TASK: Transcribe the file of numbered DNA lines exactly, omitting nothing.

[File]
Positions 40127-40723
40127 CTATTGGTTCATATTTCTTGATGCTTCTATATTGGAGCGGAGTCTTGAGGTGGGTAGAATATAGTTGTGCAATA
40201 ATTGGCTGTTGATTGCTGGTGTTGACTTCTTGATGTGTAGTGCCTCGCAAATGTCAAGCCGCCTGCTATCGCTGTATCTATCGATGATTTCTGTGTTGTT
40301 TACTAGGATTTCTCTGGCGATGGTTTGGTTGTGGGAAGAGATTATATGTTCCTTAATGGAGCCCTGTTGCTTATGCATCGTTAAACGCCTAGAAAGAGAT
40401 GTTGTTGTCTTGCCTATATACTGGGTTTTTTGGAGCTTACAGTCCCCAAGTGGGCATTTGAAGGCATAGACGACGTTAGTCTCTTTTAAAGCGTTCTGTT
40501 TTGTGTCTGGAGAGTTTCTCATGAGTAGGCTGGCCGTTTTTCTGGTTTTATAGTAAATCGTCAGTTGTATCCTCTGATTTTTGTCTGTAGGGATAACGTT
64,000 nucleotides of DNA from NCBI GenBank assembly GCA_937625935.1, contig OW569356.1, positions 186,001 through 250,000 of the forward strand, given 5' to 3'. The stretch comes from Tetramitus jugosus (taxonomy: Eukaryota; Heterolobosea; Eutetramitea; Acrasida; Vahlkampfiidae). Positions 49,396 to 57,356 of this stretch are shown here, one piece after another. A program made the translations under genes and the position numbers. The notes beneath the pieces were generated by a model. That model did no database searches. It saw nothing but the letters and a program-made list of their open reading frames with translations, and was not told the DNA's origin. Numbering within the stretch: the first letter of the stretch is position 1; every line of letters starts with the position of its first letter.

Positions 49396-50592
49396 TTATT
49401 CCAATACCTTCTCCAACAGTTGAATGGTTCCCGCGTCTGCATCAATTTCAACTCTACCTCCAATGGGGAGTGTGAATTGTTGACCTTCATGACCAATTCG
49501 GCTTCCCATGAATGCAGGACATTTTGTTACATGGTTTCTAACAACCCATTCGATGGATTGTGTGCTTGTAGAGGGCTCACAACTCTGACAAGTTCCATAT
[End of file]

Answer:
Positions 40127-40723
40127 CTATTGGTTCATATTTCTTGATGCTTCTATATTGGAGCGGAGTCTTGAGGTGGGTAGAATATAGTTGTGCAATA
40201 ATTGGCTGTTGATTGCTGGTGTTGACTTCTTGATGTGTAGTGCCTCGCAAATGTCAAGCCGCCTGCTATCGCTGTATCTATCGATGATTTCTGTGTTGTT
40301 TACTAGGATTTCTCTGGCGATGGTTTGGTTGTGGGAAGAGATTATATGTTCCTTAATGGAGCCCTGTTGCTTATGCATCGTTAAACGCCTAGAAAGAGAT
40401 GTTGTTGTCTTGCCTATATACTGGGTTTTTTGGAGCTTACAGTCCCCAAGTGGGCATTTGAAGGCATAGACGACGTTAGTCTCTTTTAAAGCGTTCTGTT
40501 TTGTGTCTGGAGAGTTTCTCATGAGTAGGCTGGCCGTTTTTCTGGTTTTATAGTAAATCGTCAGTTGTATCCTCTGATTTTTGTCTGTAGGGATAACGTT
64,000 nucleotides of DNA from NCBI GenBank assembly GCA_937625935.1, contig OW569356.1, positions 186,001 through 250,000 of the forward strand, given 5' to 3'. The stretch comes from Tetramitus jugosus (taxonomy: Eukaryota; Heterolobosea; Eutetramitea; Acrasida; Vahlkampfiidae). Positions 49,396 to 57,356 of this stretch are shown here, one piece after another. A program made the translations under genes and the position numbers. The notes beneath the pieces were generated by a model. That model did no database searches. It saw nothing but the letters and a program-made list of their open reading frames with translations, and was not told the DNA's origin. Numbering within the stretch: the first letter of the stretch is position 1; every line of letters starts with the position of its first letter.

Positions 49396-50592
49396 TTATT
49401 CCAATACCTTCTCCAACAGTTGAATGGTTCCCGCGTCTGCATCAATTTCAACTCTACCTCCAATGGGGAGTGTGAATTGTTGACCTTCATGACCAATTCG
49501 GCTTCCCATGAATGCAGGACATTTTGTTACATGGTTTCTAACAACCCATTCGATGGATTGTGTGCTTGTAGAGGGCTCACAACTCTGACAAGTTCCATAT